Immersive Art Meets Sleep at Japan’s BnA Alter Museum Hotel

Double Dreams by Sato Sugamoto. Photography by Tomooki Kengaku.

Immersive art has taken on new meaning in Japan. It’s thanks to Kenji Daikoku, Keigo Fukugaki, Yuto Maeda, and Yu Tazawa, the multidisciplinary co-founders of BnA, their hospitality company that aims to showcase and support local emerging talent—a portion of profits goes to each artist—and galleries while providing guests, or patrons, the unique experience of “stay­ing in an art piece.” They opened their debut property, BnA Hotel Koenji, in Tokyo in 2016. BnA Studio Akihabara bowed nearby in 2018, and another is underway in the city. The concept has expanded to Kyoto with BnA Alter Museum, the largest hotel so far, occupying a 10-story, 18,000-square-foot building by Toyo Architects and Engineers Office.

“A hotel can be a cultural in-between space—neither local nor global,” says chief design officer Fukugaki, a Gensler alum who led the BnA Alter’s interiors team that worked alongside the artists to realize the project’s 31 rooms and suites, ranging from 230 to 640 square feet. “This detach­ment creates the perfect cultural ma, or vacuum, that can empower experimentation and expres­sion for the creative community.” He and chief art director Daikoku recruited 15 Japanese artists whose work is “cutting edge” and “rebellious,” and worked with outside designers, such as Reiichi Ikeda Design and Kanome, to conceive the rooms. Here are seven of the dreamiest.

Photography by Tomooki Kengaku.

1. Designer: Daito Manabe

Installation: Continuum.

Standout: Five super high-resolution screens create an audio­visual experience, the looping nebulous footage transforming so slowly it can’t be detected.

Product Sources: Tiga: Custom Bed. Sharp Corporation: Screens. Hermosa: Lamps. Flymee Noir: Loveseats. 

Inspiration: “Human perception is not able to notice the change in images.”

Photography by Tomooki Kengaku.

2. Designer: Sato Sugamoto

Installation: Double Dreams

Standout: One of the two deluxe quad rooms in which her work appears, the fiber artist employs colorful strings to express the diversity and complexity of human thought.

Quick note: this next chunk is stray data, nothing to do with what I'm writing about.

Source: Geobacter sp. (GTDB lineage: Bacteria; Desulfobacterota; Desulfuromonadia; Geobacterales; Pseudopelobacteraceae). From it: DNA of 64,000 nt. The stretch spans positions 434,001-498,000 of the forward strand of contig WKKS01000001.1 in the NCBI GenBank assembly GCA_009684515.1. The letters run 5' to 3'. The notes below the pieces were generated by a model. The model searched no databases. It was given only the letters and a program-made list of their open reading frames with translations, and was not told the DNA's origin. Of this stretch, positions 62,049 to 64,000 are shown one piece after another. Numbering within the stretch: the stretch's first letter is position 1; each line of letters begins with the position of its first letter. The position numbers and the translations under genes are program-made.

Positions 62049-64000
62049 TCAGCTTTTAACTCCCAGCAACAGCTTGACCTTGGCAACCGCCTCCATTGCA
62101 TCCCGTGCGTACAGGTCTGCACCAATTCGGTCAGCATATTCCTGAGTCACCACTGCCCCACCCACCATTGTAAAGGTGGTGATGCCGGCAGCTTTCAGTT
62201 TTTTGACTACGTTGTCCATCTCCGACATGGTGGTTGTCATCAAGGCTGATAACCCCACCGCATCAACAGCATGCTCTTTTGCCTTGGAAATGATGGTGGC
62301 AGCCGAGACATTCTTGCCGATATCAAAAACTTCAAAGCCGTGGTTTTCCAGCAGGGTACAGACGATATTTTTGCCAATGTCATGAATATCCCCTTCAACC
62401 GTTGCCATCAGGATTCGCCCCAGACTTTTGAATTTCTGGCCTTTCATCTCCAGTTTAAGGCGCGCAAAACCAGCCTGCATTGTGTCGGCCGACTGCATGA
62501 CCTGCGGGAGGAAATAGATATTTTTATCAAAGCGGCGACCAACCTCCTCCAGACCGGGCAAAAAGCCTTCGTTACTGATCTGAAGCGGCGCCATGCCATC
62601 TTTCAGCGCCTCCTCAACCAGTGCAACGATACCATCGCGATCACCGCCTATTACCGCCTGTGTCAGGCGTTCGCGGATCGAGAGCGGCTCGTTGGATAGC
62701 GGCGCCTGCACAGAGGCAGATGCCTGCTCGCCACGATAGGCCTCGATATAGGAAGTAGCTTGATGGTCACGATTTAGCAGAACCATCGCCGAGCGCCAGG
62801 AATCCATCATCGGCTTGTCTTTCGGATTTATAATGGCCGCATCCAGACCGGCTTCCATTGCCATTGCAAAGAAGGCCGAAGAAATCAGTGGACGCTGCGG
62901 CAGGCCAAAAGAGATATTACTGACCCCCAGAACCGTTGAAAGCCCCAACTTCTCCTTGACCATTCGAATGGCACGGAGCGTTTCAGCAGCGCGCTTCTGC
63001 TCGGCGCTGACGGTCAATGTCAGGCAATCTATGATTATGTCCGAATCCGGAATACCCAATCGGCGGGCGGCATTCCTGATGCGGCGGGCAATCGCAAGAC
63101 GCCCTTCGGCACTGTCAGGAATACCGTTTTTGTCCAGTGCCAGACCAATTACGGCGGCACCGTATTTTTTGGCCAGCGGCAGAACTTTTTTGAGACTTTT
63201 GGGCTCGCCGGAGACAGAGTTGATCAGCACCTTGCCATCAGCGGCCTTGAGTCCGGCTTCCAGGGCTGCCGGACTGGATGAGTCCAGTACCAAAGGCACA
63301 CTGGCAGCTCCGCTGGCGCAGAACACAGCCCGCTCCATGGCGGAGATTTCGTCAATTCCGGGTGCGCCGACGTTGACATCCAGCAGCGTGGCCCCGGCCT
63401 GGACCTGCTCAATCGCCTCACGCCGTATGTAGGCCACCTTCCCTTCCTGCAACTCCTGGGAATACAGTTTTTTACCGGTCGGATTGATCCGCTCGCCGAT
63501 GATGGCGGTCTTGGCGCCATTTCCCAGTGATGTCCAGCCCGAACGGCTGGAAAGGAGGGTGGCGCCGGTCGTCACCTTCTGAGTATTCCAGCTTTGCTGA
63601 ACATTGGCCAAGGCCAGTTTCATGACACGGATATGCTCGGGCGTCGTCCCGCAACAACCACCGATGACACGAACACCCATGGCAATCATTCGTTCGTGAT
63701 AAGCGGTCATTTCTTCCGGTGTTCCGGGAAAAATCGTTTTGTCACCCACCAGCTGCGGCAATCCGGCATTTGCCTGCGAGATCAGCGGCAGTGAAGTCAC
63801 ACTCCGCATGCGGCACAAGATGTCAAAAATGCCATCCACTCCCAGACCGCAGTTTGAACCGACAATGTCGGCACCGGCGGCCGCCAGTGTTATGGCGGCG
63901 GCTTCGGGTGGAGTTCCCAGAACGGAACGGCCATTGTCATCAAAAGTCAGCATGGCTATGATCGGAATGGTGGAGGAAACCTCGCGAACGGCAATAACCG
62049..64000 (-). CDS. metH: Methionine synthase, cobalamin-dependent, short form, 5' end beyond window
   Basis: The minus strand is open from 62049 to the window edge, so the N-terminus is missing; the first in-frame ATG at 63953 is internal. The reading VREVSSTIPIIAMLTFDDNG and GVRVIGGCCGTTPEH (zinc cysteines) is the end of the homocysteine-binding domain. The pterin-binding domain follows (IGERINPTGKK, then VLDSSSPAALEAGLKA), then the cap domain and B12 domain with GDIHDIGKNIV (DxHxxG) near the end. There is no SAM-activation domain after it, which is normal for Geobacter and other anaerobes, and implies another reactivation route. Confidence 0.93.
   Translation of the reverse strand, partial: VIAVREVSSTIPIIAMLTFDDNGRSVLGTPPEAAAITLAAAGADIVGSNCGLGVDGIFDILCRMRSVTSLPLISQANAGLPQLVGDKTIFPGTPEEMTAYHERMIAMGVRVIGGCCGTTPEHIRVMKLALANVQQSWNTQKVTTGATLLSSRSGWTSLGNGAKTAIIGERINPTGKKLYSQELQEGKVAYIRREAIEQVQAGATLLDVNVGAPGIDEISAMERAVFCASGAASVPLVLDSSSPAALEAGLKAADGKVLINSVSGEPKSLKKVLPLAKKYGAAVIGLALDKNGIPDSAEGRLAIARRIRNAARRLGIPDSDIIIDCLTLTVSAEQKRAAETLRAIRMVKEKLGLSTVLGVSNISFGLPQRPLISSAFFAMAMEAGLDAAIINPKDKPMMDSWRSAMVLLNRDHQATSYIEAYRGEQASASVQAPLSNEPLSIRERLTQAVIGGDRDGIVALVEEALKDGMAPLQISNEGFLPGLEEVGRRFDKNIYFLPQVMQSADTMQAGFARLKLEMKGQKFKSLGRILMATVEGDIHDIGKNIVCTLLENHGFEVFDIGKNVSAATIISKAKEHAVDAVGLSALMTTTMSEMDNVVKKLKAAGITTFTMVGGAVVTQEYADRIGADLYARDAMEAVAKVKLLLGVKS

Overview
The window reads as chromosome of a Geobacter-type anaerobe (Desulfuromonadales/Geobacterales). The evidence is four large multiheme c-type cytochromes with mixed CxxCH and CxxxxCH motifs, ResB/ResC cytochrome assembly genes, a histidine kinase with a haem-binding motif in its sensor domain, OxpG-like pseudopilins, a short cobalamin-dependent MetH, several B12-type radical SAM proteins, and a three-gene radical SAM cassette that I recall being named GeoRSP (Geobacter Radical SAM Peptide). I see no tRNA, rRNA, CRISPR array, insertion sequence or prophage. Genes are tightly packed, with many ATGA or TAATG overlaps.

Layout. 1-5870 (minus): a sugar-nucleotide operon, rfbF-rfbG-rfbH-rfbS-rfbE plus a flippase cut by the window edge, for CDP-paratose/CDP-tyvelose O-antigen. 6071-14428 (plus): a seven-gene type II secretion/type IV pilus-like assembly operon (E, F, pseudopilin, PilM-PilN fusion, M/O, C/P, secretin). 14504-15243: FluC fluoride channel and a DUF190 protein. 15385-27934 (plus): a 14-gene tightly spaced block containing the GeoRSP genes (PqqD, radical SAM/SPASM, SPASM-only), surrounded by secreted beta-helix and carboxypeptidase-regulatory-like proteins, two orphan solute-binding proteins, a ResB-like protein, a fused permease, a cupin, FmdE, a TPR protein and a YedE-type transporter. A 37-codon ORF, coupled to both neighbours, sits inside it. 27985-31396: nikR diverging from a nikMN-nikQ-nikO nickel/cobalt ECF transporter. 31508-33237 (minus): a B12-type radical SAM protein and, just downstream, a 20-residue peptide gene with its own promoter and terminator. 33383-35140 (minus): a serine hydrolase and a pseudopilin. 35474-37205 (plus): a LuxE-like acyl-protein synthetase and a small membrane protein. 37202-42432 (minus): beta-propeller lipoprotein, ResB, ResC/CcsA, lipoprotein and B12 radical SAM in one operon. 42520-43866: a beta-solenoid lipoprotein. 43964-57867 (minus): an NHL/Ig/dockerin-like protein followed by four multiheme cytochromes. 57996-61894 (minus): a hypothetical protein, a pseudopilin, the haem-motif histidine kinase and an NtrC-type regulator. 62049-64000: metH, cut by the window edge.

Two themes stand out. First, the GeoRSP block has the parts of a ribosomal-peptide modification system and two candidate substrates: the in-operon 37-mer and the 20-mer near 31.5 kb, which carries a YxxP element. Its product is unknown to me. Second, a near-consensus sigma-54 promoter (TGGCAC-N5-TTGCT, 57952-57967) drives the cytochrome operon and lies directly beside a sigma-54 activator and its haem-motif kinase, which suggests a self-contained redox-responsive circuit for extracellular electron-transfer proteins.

Product Source: ModuleX: spotlights.

Inspiration: “It represents the intertwining of two people’s dreams.”

 

Photography by Tomooki Kengaku.

3. Designer: Mina Katsuki

Installation: From One Stroke

Standout: Employing the lapis lazuli that’s signature to her work, here the vibrant acrylic on canvas explodes amid the deluxe queen’s all-white furnishings and polished porcelain flooring.

Product Sources: Icos: Custom Bed. Laminam: Flooring. Panasonic Corporation: Lighting.

Inspiration: “The painting pays homage to its most fundamental elements.”

Photography by Tomooki Kengaku.

4. Designer: Mon Koutaro Ooyama

Installation: Nextefx

Standout: The street artist conceived a panoramic acrylic dragon to snake around the deluxe quad’s perimeter, the chromatic experience amplified by LEDs cycling through a sequence of 12 color settings. 

Product Sources: Icos: Custom Ceiling, Custom Bed. Ambient Lounge: Cushion, Table. Board Co.: Flooring.

Inspiration: “Gradual color changes calm the mind”

Photography by Tomooki Kengaku.

5. Designer: Yusuke Nakano

Installation: The birds stay in the tree by the pond, and the fish sleep below the waves in the gracious moonlight (A Model of Our Blue Heterotopia)

Standout: Inspired by years of working in a library, the artist references the moonlight and waterfront in Toru, a Japanese 14th-century play, through fiber-reinforced polymer, Corian, and phosphorescent paint.

Product Sources: Icos: Custom Bed. Interface: Carpet Tile. Dupont: Wall Circle. Panasonic Corporation: Lighting.

Inspiration: “Key motifs recall the production’s metaphysical events”

Photography by Tomooki Kengaku.

6. Designer: Lulu Kouno and Asitanosikaku

Installation: Dream of a Trip, Journey of a Dream

Standout: Kouno’s happy murals are at parks and children’s hospitals, and here, acrylic castles, snowcapped mountains, and starry skies imbue a sense of adventure, heightened by gently curving walls and a floating bed.

Product Sources: Tiga: Custom Bed. Yashuhiro Uratsuji: Custom Table, Custom Chair.

Inspiration: “The tunnel-shape space invites dreams of travel.”

Photography by Tomooki Kengaku.

7. Designer: EY  (Boredoms)

Installation: D/R/M

Standout: The musician and DJ has appropriately turned the deluxe suite into an interactive audio experience based on the structure of the ear, where guests encounter thousands of luminescent dots as they progress into the inner room, aka the cochlea.

Inspiration: “The visitor is like a sound particle moving through the ear.”

> See more from the August 2019 issue of Interior Design

Share
Tweet
Email
Pin